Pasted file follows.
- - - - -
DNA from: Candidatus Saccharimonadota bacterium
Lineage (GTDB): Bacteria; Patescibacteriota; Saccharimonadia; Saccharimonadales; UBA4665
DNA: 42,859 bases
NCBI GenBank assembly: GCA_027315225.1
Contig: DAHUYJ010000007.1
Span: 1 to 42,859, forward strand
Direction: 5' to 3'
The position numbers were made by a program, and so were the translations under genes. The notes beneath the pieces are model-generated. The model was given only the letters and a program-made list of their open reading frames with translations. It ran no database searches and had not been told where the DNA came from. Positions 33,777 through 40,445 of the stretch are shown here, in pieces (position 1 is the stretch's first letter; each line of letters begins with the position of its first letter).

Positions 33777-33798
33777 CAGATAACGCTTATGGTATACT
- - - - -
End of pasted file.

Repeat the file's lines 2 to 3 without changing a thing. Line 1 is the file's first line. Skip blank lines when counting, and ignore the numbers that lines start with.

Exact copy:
Lineage (GTDB): Bacteria; Patescibacteriota; Saccharimonadia; Saccharimonadales; UBA4665
DNA: 42,859 bases